DETROIT, Dec. 12, 2012 (GLOBE NEWSWIRE) -- Compuware Corporation (Nasdaq:CPWR), the technology performance company, today announced the results of a *global CIO survey on attitudes and experiences with mainframe outsourcing. The survey found that reducing costs is a major business driver for outsourcing mainframe application development, maintenance and infrastructure. Yet multiple hidden associated costs are causing frustration for 71 percent of CIOs. These hidden costs result from increases in MIPS (million instructions per second) consumption, as well as higher investments in testing and troubleshooting all due to poor application quality and performance. In fact, two thirds (67 percent) of respondents reported an overall dissatisfaction with the quality of new applications or services provided by their outsourcer, citing a widening in-house skills gap, difficulties with knowledge transfer and staff churn within outsourcer organizations. Compuware has published a related white paper titled, " Mainframe Outsourcing: Removing the Hidden Costs," which details the findings from the study.
- MIPS costs are increasing on average by 21 percent year over year, with 40 percent of respondents claiming that consumption is getting out of control.
- 88 percent of respondents using pay structures based on CPU consumption (approximately 42 percent of those surveyed) think their outsourcer could manage their CPU costs better.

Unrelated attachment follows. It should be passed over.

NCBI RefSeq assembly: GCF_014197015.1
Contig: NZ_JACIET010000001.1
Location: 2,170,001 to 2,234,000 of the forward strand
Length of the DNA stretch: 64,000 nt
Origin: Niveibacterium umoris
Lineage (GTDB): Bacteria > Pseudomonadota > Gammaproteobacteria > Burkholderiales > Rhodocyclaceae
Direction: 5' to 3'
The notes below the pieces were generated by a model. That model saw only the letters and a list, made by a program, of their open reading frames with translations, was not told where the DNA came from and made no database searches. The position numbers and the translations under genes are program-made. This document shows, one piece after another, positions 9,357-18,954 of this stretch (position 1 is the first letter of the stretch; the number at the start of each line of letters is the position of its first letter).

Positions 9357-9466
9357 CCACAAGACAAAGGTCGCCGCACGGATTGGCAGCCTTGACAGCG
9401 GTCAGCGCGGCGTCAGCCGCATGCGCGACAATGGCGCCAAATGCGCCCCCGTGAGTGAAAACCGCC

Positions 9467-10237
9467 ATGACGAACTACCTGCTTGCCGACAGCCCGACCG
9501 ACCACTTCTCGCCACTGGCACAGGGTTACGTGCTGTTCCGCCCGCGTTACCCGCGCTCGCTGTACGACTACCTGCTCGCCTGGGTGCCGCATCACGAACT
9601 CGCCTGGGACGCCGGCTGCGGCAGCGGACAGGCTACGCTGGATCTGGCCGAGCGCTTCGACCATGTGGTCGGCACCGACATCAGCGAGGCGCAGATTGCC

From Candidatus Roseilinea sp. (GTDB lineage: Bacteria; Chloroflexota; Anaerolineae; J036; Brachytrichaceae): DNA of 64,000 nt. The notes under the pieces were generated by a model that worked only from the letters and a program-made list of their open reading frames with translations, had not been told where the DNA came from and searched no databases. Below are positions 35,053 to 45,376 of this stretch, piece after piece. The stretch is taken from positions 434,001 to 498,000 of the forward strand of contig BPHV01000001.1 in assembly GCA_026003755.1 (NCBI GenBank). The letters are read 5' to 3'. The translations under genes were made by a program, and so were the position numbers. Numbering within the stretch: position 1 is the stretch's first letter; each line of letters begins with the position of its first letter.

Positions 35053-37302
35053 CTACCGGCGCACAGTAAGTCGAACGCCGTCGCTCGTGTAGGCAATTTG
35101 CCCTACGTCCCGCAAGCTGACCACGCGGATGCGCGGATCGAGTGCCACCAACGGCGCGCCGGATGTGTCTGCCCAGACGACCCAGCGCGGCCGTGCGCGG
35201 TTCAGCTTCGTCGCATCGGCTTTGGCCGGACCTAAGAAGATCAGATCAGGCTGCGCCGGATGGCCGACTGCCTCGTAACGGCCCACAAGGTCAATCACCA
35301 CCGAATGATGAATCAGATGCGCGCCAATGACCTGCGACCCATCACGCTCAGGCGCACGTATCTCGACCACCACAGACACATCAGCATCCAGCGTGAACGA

- 57 percent of all respondents believe outsourcers do not worry about the efficiency of the applications that they write.
- 68 percent of respondents believe that the increase in mobile applications, for things like mobile banking, is driving higher MIPS usage and creating additional costs.
- 54 percent of companies have had to increase investment in performance testing and troubleshooting due to the poor quality of work provided by their outsourcers.
- 51 percent of respondents outsourcing their mainframe application development and maintenance believe they are having to increase their investment in their internal QA team due to the poor quality of work being delivered by outsourcers.
- Almost half of respondents (47 percent) find that the error and bug rate in application code delivered by an outsourcer is higher than with in-house developers.
- IT teams are spending an average of 10 days fixing application bugs and performance problems from outsourcers on any given project.
- 67 percent of respondents expressed that the quality of new applications or services provided by their outsourcer is not always satisfactory.